There’s no way around it: Losing is tough. Carlisle has said he’s made a big point to stay positive himself and to try to keep his players staying positive, but at times it can be tough to do that, especially for the younger guys who haven’t yet had a taste of winning — or, really, even an 82-game season. Some nights you won’t have a jumper or you might have a tough assignment (Eric Bledsoe ain’t easy to score on) but, as Mark Cuban says, the one thing in life you can control is effort. This isn’t to say Smith wasn’t trying in other games, but those two plays he made at the end of the third quarter are all effort. If he can make a few of those every night, that’s absolutely going to help his team win games. It was nice to see him respond to a tough situation in a positive way.

  • Salah Mejri continues to play harder than just about anyone else on this team. That guy flies around all over the place virtually every possession, whether he’s gliding from defense to offense to beat his man down the floor…

    …Or soaring in from out of nowhere to chase down and block the Greek Freak.

    Love that guy’s energy.

    What’s Next

    The Mavs (3-14) will play the Boston Celtics (15-2) on Monday at American Airlines Center at 7:30 p.m. Central.

  • Antonius Cleveland ‘thankful’ Mavs brought him in, already getting to work

    It was a whirlwind 24-hour cycle for new Maverick Antonius Cleveland, a period that began with inking his first NBA contract and ended with him defending Andrew Wiggins during a meaningful stretch of a game.

    Cleveland, 23, signed with the Mavs on Friday afternoon and took the floor that night, checking into the game for the final possession of the third quarter to defend Wiggins, who took the inbound pass and ended up losing the ball before getting a chance to shoot it, thanks in part to Cleveland’s pressure.

    The rookie came a long way geographically to get to Dallas — joining the NBA squad via a two-way contract from the G League’s Santa Cruz Warriors — but in basketball terms he came even further: The 6-foot-6 Cleveland stood at just 5-foot-8 as a junior in high school. He grew six inches by the end of his senior year but had to spend a year at prep school to hone his skills before settling in (and continuing to grow) at Southeast Missouri State, where he spent four years playing college ball in the Ohio Valley Conference. Now he’s in the NBA.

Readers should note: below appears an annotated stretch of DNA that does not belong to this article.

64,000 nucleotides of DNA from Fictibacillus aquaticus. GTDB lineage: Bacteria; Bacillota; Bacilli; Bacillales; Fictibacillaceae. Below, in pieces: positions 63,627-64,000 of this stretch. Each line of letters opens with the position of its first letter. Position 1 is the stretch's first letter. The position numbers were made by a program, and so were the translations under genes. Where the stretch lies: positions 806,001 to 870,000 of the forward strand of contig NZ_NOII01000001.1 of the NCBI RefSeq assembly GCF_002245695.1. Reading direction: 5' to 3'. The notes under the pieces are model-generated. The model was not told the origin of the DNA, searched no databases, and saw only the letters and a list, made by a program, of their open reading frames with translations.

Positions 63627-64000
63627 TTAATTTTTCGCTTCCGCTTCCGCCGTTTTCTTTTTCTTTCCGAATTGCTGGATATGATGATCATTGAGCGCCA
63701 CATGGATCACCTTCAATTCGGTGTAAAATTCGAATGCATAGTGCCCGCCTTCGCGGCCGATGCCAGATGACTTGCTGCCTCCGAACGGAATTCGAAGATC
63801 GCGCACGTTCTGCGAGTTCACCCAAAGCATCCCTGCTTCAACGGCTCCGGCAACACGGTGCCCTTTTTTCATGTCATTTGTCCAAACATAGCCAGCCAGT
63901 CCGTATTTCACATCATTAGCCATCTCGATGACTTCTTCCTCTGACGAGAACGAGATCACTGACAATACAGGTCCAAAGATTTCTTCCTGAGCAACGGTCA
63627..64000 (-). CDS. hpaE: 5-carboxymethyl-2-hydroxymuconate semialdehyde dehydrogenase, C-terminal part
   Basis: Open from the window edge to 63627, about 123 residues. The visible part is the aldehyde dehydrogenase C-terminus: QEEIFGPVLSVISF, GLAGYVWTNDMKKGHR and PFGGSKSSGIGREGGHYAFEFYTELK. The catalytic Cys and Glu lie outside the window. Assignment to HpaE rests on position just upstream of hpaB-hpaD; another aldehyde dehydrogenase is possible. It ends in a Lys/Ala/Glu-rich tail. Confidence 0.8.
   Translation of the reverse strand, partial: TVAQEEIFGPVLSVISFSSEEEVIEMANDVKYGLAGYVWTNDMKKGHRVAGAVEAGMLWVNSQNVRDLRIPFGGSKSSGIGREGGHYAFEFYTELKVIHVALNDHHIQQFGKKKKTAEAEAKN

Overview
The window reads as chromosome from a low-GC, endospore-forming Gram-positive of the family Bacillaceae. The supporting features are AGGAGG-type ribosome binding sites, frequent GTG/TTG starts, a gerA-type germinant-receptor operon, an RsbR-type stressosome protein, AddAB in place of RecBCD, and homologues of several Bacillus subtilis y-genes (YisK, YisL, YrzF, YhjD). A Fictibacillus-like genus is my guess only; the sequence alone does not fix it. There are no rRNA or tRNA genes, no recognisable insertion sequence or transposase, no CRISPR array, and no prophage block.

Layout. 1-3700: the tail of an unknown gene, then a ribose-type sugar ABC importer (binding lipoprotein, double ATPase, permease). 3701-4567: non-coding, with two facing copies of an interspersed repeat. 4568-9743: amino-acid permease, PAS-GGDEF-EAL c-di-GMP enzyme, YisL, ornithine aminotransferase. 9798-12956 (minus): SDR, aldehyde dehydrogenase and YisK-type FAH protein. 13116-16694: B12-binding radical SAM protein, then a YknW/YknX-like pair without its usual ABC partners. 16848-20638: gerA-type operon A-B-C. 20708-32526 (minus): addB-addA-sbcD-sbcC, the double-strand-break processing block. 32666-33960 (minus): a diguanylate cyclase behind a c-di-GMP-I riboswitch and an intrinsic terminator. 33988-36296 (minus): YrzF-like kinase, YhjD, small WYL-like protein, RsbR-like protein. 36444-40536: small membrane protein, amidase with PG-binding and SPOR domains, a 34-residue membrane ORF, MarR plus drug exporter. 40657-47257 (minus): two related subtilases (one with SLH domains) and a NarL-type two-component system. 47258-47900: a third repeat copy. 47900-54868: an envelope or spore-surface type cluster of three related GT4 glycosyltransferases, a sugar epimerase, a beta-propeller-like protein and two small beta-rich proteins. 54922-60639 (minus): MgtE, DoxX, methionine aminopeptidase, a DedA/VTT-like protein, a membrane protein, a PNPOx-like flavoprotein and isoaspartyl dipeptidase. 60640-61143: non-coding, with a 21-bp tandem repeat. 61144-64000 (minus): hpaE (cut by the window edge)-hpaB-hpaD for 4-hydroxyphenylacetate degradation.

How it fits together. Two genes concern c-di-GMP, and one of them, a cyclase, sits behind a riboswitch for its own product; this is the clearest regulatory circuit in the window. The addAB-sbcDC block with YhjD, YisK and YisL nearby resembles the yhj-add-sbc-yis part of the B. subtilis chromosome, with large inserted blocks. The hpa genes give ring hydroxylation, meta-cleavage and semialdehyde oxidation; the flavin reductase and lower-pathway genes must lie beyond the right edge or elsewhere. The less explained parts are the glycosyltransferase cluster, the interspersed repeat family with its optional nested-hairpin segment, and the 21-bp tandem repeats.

“It’s more of a humbling experience,” he said. “Everything feels so surreal right now. Everything’s just setting in. But I’m definitely thankful for the Mavericks organization for believing in me and bringing me in.”

    Cleveland broke his finger at the end of his senior season so he was unable to participate in the Portsmouth Invitational, a camp mostly for upperclassmen and mid-major standouts to make their case for the NBA in front of scouts from across the league. But his 6-foot-11 wingspan and soaring vertical — he doesn’t know exactly how high he can jump, because when he tried to measure it he cleared the rack — caught the eye of the Golden State Warriors, who invited him to camp before waiving and sending him to the G League affiliate. Before that, he played for the Trail Blazers in the summer league.

    With Santa Cruz, Cleveland averaged 14.2 points, 3.8 rebounds, 2.3 assists, and 1.3 steals in six games off the bench. Combined with his athleticism, those numbers were certain to catch the eye of NBA execs. Cleveland was aware he was establishing himself, but was surprised his call-up came so soon.

    “I felt as if I was playing pretty well down in Santa Cruz, but definitely not this early,” he said. “I didn’t expect anything this early but I knew if I kept it up, good things would come.”

    If he was surprised to even make an NBA team, it had to be jaw-dropping when he found out he’d be playing the same day he signed. Cleveland admitted he was starstruck when he met Dirk Nowitzki for the first time, but otherwise he got right to work with the Mavs coaching staff to learn as much of the playbook as possible. Before and after his pregame media session, he was watching film of the Mavs offense to cram as much knowledge as possible into his mind as quickly as possible.